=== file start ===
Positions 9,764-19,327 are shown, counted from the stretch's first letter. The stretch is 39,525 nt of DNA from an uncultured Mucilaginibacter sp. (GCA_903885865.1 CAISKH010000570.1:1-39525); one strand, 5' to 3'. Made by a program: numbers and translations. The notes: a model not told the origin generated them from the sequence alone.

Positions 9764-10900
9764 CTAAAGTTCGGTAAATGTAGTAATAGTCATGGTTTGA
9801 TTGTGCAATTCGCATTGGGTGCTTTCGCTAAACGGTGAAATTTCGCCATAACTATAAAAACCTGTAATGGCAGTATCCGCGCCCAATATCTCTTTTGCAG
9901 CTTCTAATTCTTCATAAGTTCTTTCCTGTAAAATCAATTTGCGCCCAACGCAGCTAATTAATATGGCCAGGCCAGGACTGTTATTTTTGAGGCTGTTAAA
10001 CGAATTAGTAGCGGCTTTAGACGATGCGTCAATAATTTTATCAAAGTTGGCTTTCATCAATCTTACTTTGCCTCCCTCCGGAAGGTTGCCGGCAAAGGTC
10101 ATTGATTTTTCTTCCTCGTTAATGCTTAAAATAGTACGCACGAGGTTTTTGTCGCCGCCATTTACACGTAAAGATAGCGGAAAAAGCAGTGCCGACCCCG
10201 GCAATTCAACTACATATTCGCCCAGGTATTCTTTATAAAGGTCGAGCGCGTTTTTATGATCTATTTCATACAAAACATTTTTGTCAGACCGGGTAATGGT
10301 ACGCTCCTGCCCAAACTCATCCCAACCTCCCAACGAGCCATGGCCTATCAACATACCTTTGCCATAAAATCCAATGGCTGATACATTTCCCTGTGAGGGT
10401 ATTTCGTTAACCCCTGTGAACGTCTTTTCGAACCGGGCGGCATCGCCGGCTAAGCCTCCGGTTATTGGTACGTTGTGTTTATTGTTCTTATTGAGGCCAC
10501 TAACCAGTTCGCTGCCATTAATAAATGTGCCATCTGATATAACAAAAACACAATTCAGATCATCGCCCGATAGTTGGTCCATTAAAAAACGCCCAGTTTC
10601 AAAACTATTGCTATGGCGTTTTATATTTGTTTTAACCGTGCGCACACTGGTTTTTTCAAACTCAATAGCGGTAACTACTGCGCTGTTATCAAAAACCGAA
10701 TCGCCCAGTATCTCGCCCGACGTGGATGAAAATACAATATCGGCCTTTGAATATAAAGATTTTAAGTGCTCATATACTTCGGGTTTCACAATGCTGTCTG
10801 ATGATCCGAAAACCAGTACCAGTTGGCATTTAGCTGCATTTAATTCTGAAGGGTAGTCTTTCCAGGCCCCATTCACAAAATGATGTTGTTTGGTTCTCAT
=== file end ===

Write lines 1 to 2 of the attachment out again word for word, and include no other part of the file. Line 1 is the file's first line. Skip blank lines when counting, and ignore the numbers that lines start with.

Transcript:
Positions 9,764-19,327 are shown, counted from the stretch's first letter. The stretch is 39,525 nt of DNA from an uncultured Mucilaginibacter sp. (GCA_903885865.1 CAISKH010000570.1:1-39525); one strand, 5' to 3'. Made by a program: numbers and translations. The notes: a model not told the origin generated them from the sequence alone.

Positions 9764-10900